Tomorrow
Tomorrow - Critical acclaim - Peel's very first session and a lot of bad luck.

Tomorrow In Session – 1967 – Past Daily Soundbooth

Tomorrow

Tomorrow – Critical acclaim – Peel’s very first session and a lot of bad luck.

Tomorrow – Top Gear – John Peel – September 21, 1967 – BBC Radio 1 –

Tomorrow – A band featuring future Yes bassist Steve Howe and The Pretty Things/Pink Fairies drummer Twink in what has been acknowledged as one of the first wave of Psychedelic bands in Britain, starting in 1966. With critical acclaim, and having the distinction of being John Peel’s very first band in session (via Top Gear on September 21, 1967), they only managed one album, a string of singles and mostly legend status before calling it a day and going off to other things.

Despite all the enthusiasm they weren’t a commercial success, and opportunities didn’t materialize or were replaced at the last minute, as was the case during Tomorrow’s previous incarnation as The In Crowd, for their aborted appearance in Blow-Up, a movie that was synonymous with Psychedelia, featured music written by them as well as performed by them on the film, was scrapped at the last minute and replaced by The Yardbirds. The same thing happened with another appearance in an iconic film, this time in the 1967 British Comedy Smashing Time where their music was scrapped and replaced by the music of Skip Bifferty. Ironically, the movie was a box-office dud.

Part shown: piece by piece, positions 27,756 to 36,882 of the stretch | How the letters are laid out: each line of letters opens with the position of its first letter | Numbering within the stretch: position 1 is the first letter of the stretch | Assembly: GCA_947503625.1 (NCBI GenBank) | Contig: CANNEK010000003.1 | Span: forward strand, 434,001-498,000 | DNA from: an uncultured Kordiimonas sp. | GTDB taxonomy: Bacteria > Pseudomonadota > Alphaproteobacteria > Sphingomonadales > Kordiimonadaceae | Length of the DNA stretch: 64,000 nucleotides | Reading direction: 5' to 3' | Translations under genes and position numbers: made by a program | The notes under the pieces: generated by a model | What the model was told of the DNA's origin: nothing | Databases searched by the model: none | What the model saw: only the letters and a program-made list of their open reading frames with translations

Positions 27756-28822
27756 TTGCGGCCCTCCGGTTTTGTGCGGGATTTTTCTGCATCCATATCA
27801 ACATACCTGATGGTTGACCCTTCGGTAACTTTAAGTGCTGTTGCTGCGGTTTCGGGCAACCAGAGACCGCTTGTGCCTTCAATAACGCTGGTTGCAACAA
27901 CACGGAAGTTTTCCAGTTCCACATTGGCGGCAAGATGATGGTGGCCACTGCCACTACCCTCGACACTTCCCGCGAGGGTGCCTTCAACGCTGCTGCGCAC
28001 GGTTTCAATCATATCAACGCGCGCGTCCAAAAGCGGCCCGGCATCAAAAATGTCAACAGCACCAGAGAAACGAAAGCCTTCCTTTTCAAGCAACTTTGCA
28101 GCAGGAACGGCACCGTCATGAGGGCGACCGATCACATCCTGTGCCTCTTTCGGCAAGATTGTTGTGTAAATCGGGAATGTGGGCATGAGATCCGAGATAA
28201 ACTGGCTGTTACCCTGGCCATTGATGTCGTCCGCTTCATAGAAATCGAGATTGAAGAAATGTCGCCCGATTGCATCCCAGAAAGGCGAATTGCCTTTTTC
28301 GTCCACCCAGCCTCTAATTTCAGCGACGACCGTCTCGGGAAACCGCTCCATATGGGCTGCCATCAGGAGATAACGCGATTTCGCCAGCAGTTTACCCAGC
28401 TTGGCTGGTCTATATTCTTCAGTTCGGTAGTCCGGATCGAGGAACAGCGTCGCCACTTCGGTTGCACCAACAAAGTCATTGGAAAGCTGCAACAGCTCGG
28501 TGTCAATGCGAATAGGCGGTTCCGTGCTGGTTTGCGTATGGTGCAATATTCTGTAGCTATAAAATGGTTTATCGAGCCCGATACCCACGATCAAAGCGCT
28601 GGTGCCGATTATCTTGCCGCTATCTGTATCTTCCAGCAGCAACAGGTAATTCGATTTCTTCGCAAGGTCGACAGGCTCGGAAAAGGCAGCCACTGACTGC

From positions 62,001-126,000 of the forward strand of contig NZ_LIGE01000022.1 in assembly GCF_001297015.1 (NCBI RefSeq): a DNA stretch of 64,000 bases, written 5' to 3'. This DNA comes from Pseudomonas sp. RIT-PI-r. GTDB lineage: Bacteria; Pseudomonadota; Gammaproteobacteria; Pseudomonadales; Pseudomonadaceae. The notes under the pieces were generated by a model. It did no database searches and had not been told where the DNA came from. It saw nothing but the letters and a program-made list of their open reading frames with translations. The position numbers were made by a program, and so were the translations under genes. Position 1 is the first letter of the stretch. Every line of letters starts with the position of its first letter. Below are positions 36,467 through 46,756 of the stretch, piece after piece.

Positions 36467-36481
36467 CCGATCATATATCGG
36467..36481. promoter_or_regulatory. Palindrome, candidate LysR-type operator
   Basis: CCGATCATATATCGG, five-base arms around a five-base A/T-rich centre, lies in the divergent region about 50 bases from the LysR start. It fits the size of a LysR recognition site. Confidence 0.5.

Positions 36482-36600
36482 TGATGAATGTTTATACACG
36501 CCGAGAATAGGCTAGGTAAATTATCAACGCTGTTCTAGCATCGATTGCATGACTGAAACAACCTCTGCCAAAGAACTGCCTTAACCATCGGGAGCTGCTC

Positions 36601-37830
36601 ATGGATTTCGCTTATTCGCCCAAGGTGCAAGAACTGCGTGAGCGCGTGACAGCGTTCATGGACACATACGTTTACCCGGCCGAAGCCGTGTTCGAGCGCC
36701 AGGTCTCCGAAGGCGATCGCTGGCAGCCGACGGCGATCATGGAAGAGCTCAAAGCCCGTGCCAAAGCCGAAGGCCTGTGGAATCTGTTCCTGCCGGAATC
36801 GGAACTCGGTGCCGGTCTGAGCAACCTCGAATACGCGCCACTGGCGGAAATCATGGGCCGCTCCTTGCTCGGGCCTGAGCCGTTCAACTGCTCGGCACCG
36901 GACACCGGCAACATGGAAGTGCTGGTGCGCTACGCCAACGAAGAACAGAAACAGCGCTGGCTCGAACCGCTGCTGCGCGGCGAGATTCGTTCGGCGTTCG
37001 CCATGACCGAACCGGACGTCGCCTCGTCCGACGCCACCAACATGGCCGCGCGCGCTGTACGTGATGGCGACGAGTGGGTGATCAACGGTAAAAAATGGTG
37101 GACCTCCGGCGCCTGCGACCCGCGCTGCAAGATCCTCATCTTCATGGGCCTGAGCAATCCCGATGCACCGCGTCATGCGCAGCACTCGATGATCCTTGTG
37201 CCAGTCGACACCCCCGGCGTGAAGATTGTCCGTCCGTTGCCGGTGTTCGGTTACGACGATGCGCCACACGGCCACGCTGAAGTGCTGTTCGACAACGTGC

This session features their follow-up single, Revolution which starts this session and also ends this session (one is a rebroadcast). Their debut single White Bicycle was inspired by a Dutch anarchist group Provos, who would leave White Bicycles around Amsterdam for people to take and use if they needed them and leave them when they were done. Revolution, despite not being a hit at the time, has turned into a song synonymous with 1967 and 1968 and the political/social upheavals at the time.

Ironically, because of Steve Howe’s involvement with Yes, his involvement with Tomorrow has given the band a legacy and a place in Pop music history it didn’t have at the time. They were also far more influential than initially given credit for, and their appearance at the legendary UFO Club (which has been preserved) has been cited as an important link in the Psychedelic movement in 1967.

Worth checking out if you aren’t familiar – worth revisiting if you are.






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